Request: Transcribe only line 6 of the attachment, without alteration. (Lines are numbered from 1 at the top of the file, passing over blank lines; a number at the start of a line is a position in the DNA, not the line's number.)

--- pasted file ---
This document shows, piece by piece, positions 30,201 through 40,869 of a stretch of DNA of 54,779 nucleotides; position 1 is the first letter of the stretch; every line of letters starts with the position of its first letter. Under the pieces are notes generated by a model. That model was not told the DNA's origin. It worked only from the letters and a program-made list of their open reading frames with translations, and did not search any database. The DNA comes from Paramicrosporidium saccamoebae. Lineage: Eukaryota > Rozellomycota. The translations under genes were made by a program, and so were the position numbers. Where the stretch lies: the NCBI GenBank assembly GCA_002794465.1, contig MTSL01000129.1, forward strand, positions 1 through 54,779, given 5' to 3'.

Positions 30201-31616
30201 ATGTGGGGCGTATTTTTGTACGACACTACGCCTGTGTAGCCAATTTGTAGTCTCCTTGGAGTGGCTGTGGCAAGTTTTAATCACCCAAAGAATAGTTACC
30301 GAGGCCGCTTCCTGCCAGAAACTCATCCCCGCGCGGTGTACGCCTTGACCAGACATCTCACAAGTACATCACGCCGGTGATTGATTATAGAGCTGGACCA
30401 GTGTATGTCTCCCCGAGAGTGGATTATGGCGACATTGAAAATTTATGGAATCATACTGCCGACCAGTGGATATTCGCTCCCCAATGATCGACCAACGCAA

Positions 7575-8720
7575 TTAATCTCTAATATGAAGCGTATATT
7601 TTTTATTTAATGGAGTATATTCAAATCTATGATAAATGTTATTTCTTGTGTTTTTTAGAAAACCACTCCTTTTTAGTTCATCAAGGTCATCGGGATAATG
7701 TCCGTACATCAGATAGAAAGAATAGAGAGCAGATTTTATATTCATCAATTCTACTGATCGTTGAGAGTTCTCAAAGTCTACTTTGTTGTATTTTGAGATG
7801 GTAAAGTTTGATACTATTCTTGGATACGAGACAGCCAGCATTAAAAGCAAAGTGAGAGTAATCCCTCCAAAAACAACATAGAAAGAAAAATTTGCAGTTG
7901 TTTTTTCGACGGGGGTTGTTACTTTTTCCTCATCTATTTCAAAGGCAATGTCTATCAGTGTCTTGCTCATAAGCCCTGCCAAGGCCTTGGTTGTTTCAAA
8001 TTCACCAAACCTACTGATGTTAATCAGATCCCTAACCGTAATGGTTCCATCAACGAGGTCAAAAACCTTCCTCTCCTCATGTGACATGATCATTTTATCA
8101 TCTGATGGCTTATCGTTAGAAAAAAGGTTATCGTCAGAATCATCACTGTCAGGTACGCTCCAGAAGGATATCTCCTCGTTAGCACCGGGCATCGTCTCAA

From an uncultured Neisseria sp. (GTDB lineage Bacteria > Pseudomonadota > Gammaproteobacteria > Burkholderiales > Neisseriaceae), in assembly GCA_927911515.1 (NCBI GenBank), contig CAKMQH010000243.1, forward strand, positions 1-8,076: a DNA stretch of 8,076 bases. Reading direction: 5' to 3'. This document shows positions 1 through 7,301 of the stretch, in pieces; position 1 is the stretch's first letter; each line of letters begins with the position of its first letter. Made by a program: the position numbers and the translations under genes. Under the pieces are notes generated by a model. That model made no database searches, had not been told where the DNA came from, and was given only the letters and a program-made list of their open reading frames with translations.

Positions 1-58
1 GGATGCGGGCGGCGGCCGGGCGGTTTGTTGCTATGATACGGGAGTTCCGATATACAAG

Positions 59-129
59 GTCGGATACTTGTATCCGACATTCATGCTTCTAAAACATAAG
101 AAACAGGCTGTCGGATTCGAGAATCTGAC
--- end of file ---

Positions 7575-8720